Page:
F L Y 7 7 7 U A L


User currently offlineTol air From , joined Dec 1969, posts, RR:
Reply 9, posted (13 years 10 months 3 weeks 19 hours ago) and read 2155 times:

Heck yeah!!!!!!!

A 727 CAN fly accross the Atlantic. My dad´s first flight to Europe was on a PANAM 727 departing SJU arriving at London (don´t know which airport).

He says it was (at that time one of the fastest planes around the Atlantic, but it was a little crampted)

I can imagine 8 hours on a 727!!!!!!!


User currently offlineJomama From , joined Dec 1969, posts, RR:
Reply 10, posted (13 years 10 months 3 weeks 19 hours ago) and read 2136 times:

Tol air--

No Way did that, could that, or will that ever happen.



User currently offlineTrintocan From United Kingdom, joined Apr 2000, 3225 posts, RR: 4
Reply 11, posted (13 years 10 months 3 weeks 15 hours ago) and read 2120 times:

Tol Air, are you sure? A San Juan-London route sounds rather long for a 727 and I doubt that the type could actually handle such a route. In fact, the maximum range for a 727-200 is 4450 kilometres while the SJU-LHR route is about 6400 kilometres. It may have been that he stopped along the way but then that still seems far-fetched.

727s do have the range for trans-Atlantic flights such as JFK-LHR but are not normally used because the high passenger and cargo traffic on those routes make it more economical to use larger jets. This has resulted in the 767 being the most common type across the North Atlantic. Not even 757s are used that much on those sectors (charters being the exception).

 
Trintocan.



Hop to it, fly for life!
User currently offlineN202PA From United States of America, joined Jun 2000, 1553 posts, RR: 3
Reply 12, posted (13 years 10 months 3 weeks 7 hours ago) and read 2109 times:

I have never once heard of Pan Am flying San Juan-London, much less on a 727. Perhaps this was in the late '60s/'70s when the -200s came out, but I doubt it.

User currently offlineAFa340-300E From France, joined May 1999, 2084 posts, RR: 26
Reply 13, posted (13 years 10 months 3 weeks 5 hours ago) and read 2104 times:

Hello,

What routes did they have non-stop from Europe to the US please?

Best regards,
Alain Mengus


User currently offlineSegmentKing From , joined Dec 1969, posts, RR:
Reply 14, posted (13 years 10 months 3 weeks 3 hours ago) and read 2093 times:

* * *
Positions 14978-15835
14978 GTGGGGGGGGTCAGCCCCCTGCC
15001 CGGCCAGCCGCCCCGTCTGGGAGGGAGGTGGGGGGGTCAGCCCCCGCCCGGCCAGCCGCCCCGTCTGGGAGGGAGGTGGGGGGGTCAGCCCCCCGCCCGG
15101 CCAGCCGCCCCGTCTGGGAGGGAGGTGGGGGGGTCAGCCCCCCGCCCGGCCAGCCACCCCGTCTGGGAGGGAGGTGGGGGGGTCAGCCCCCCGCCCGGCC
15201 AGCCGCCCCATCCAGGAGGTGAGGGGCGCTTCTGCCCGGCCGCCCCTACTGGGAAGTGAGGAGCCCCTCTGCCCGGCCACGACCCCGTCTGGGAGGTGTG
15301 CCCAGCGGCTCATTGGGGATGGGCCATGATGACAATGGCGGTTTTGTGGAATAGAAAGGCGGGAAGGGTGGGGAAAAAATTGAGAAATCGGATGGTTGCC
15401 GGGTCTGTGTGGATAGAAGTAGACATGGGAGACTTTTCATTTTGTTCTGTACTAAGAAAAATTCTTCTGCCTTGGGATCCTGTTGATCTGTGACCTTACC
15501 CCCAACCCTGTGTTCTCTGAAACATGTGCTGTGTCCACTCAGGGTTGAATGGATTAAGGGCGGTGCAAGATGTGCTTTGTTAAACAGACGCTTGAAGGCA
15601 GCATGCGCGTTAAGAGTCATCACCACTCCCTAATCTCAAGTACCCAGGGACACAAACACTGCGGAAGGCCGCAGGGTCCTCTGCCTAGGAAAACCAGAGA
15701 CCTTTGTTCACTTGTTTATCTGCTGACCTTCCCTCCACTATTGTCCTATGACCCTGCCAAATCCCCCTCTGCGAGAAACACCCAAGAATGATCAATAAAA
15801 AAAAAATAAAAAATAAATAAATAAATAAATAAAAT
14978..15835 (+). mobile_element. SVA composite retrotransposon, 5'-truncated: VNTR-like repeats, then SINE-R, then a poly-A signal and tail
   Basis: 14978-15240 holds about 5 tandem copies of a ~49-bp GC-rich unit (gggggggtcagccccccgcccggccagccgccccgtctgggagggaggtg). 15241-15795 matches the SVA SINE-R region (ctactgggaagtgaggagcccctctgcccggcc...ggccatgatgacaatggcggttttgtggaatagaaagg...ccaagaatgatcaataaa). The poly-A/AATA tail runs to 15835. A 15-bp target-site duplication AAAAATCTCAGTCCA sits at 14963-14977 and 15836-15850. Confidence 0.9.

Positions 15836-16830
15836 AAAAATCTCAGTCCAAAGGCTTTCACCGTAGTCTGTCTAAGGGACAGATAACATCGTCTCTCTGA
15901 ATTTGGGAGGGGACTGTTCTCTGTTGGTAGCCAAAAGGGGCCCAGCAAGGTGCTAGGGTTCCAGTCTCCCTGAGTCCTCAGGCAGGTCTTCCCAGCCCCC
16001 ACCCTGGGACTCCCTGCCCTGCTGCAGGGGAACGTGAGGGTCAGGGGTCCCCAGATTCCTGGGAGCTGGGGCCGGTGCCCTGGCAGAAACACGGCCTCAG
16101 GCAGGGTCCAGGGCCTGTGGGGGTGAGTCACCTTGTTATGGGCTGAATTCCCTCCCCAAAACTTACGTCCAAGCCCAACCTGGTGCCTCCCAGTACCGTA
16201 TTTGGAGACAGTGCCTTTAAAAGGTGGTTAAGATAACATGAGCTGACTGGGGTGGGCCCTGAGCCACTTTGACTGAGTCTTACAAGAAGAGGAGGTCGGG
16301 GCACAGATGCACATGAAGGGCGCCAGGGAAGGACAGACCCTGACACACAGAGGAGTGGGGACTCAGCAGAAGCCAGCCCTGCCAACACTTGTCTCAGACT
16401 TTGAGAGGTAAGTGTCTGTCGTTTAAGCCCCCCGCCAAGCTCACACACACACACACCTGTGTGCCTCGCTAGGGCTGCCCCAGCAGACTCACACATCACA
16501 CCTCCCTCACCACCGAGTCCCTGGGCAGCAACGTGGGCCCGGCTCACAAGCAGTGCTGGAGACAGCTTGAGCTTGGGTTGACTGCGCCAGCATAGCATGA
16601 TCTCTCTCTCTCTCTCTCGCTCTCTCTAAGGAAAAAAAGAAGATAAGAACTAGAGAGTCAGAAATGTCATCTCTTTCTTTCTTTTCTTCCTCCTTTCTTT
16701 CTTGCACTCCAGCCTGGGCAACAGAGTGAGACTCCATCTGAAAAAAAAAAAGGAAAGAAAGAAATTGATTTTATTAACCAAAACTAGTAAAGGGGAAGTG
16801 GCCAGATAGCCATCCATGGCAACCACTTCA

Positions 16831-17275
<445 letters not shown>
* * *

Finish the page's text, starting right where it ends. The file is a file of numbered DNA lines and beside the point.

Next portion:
you realize that you are asking for about 50 routes... they did almost everything from JFK ... did a TON from LHR (bos, mia, jfk, iad, ewr, sea, sfo, etc).. FRA is the same situation.... the best thing to do would look at Delta's operatoin from JFK and that almost mirrors the Pan Am ops, with exceptions into the former eastern block countries which Pan Am did w/ A310s.

try searching for Pan Am on the internet... there are a few historical sites around..

Also, SJU - LHR was flown briefly w/ a 707.

nate


User currently offlineTol air From , joined Dec 1969, posts, RR:
Reply 15, posted (13 years 10 months 3 weeks 2 hours ago) and read 2075 times:

Yes I´m shure. I asked my dad again , and he told me that it was a 727 flight. He could be wrong, but I really doubt it cause he loves planes maybe even more than me. And believe me thats a LOT.
well bye.


User currently offlineSegmentKing From , joined Dec 1969, posts, RR:
Reply 16, posted (13 years 10 months 2 weeks 6 days 22 hours ago) and read 2066 times:

TolAir... i'm not necessarily calling your dad wrong, but one of my principals is a former Pan Am pilot..... the 727 was not flown from SJU to LHR.. it may have been a flight from SJU to MIA to LHR and SJU - MIA was a 727, but I have checked with some sources who know this industry more than their wives and all have said the only airline that has consistently flown smaller planes across the atlantic is FI-- IcelandAir.. at one point they did a 737-400 into Boston one or two days a week in the early 90s during the Gulf War.

SJU to the Canaries.. that is another story.. the 727 could possibly do that... but again, back in the 70s and 80s, it made no sense to operate a 727 overwater that far. Otherwise they would have been doing it now (like TWA, for example).


User currently offlineKlwright69 From Saudi Arabia, joined Jan 2000, 2009 posts, RR: 3
Reply 17, posted (13 years 10 months 2 weeks 6 days 21 hours ago) and read 2063 times:

Aside from all the cities that SegmentKing said, PA even flew DTW-LHR.

I flew on a PA 727 from FRA to IST in 1990. It had local board passengers from FRA as well.

On the way back I flew on a 727 back to FRA, sat there for a few hours, then flew on a 727 from FRA back to LHR. Then boarded a 747 back to JFK.

PA used 727's extensively out of FRA

I remember that PA also had a 747 going to IAD along with one going to JFK (but I waited and was routed through LHR for some strange reason).

PA's presence between the states and LHR was unsurpassed. PA's presence to FRA from the states wasn't quite as extensive for certain.


User currently offlineAcvitale From United States of America, joined Aug 2001, 922 posts, RR: 11
Reply 18, posted (13 years 10 months 2 weeks 6 days 19 hours ago) and read 2053 times:

In 1989 these were the gateways to LHR and FRA.

LHR from
JFK, DTW, LAX, SEA, SFO, MIA, IAD

FRA from
LAX, SFO, JFK, MIA, IAD

CDG from
JFK, MIA, IAD, (seasonal LAX, SFO)

727,A310,747 Intra European flights orginated from hubs in TXL,FRA,and LHR


User currently offlineRyanair From United Kingdom, joined Jul 1999, 654 posts, RR: 0
Reply 19, posted (13 years 10 months 2 weeks 6 days 5 hours ago) and read 2046 times: